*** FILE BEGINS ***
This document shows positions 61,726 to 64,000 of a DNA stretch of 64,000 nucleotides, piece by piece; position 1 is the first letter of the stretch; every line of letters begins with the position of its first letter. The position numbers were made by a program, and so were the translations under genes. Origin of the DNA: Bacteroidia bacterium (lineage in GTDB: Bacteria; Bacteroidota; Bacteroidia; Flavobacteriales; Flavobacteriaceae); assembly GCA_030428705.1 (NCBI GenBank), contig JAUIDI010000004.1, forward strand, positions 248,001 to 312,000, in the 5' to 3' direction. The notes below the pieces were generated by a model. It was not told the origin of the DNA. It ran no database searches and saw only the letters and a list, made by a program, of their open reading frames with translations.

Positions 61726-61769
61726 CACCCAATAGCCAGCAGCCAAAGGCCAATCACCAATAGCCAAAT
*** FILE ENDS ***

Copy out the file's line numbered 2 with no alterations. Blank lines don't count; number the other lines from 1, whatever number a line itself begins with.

Positions 61726-61769